Roth v. United States
|08 October 1959
|270 F.2d 655
|Marvin ROTH, Appellant, v. UNITED STATES of America, Appellee.
|U.S. Court of Appeals — Eighth Circuit
Bernard J. Mellman, St. Louis, Mo. (Morris A. Shenker, St. Louis, Mo., was with him on the brief), for appellant.
John A. Newton, Asst. U. S. Atty., St. Louis, Mo. (Harry Richards, U. S. Atty., St. Louis, Mo., was with him on the brief), for appellee.
Before GARDNER and VOGEL, Circuit Judges, and MICKELSON, District Judge.
This case was commenced by the filing of an Information charging appellant Marvin Roth, a registered pharmacist, with the unlawful sale of drugs. The Information contained eight counts. Counts One and Two of the Information charged illegal sales of tincture opium camphorated, or paregoric, in violation of Section 4705(a), Title 26 U. S.C., while Counts Three to Eight, inclusive, of the Information charged illegal sales of dextro amphetamine sulphate tablets, in violation of Section 331 (k), Title 21 U.S.C.A. In the course of this opinion we shall refer to appellant as defendant. Defendant relied solely upon the defense of entrapment.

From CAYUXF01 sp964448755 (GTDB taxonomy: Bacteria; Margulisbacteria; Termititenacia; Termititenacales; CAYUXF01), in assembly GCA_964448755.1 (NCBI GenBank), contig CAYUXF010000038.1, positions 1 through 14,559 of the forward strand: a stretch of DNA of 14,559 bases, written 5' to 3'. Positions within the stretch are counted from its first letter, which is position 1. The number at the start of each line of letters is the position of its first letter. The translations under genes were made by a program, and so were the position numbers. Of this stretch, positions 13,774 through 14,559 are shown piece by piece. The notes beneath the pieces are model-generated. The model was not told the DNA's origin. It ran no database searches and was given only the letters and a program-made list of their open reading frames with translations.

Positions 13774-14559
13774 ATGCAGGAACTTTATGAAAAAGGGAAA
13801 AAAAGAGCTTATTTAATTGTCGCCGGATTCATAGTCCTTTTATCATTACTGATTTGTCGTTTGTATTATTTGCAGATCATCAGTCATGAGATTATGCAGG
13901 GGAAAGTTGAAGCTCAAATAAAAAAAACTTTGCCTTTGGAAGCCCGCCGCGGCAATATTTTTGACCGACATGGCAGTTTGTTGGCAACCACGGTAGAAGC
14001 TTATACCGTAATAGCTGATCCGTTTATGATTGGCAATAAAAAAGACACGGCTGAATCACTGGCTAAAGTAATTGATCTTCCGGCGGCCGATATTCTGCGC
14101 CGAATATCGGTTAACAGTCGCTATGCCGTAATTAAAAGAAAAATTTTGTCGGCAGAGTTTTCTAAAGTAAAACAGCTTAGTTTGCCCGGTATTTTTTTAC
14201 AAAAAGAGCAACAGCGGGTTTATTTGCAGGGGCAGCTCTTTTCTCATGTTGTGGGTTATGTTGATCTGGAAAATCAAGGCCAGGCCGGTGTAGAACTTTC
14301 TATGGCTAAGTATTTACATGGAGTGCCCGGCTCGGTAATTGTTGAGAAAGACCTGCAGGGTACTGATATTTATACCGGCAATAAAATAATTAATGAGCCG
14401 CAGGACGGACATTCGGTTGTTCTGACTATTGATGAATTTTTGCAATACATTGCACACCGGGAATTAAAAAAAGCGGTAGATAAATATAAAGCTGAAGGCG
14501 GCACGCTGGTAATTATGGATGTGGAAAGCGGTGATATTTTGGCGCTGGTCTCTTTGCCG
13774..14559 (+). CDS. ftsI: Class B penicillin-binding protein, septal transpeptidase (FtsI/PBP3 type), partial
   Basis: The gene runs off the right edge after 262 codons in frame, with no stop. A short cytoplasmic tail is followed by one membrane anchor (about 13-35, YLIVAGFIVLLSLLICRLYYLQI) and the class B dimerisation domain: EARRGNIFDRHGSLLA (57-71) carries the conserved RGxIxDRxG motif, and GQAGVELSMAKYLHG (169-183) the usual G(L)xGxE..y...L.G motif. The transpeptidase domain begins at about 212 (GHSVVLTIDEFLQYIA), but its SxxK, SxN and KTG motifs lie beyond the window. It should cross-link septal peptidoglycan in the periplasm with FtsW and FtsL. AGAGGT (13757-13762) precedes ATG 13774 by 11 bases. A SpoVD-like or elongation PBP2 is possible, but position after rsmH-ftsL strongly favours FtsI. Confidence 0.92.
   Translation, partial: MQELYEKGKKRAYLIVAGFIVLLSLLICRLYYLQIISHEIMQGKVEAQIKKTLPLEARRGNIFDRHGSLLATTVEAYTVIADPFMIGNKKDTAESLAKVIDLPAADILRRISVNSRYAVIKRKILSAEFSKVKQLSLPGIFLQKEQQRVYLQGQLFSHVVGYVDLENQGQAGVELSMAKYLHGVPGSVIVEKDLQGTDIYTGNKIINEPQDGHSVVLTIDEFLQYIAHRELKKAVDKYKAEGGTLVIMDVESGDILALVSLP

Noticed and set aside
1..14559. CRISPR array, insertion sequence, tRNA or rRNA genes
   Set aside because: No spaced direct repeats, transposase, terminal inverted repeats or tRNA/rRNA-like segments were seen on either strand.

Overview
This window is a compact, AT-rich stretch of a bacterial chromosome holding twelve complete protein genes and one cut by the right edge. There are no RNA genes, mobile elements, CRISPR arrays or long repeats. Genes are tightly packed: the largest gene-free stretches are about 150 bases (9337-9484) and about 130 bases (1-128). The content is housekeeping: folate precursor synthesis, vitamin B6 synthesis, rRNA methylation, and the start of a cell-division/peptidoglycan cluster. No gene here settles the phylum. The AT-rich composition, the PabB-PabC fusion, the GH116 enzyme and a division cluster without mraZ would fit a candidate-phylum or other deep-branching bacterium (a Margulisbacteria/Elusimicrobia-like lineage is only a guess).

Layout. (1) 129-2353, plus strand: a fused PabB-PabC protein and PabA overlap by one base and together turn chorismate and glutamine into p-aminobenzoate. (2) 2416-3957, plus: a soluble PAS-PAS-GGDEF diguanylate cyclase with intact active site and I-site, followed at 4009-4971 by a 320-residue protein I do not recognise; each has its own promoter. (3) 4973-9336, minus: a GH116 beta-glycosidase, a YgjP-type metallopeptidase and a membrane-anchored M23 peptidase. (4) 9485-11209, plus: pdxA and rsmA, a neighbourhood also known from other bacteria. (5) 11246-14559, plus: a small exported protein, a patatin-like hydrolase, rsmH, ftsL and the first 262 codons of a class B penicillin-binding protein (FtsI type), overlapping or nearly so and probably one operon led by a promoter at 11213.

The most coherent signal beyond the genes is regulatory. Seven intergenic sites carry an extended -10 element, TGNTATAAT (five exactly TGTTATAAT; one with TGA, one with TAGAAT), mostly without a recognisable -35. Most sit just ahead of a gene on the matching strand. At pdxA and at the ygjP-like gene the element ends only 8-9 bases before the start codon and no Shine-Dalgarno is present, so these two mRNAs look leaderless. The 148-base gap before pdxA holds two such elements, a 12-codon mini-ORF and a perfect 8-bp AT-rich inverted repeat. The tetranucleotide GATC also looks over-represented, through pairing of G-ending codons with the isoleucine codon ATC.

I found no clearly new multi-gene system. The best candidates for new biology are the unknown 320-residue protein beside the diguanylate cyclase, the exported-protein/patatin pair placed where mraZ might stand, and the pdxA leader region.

Counts One and Two charged the unlawful sale of paregoric, which contains a narcotic and hence such a sale constitutes a felony in violation of Section 4705(a), Title 26 U.S.C. The sales charged in Counts Three to Eight, inclusive, constituted misdemeanors violative of Section 331(k), Title 21 U.S.C.A. Defendant duly waived the right of jury trial and, with the consent of the United States Attorney and the court, the cause was tried to the court without a jury. The court was therefore performing the function of court and jury.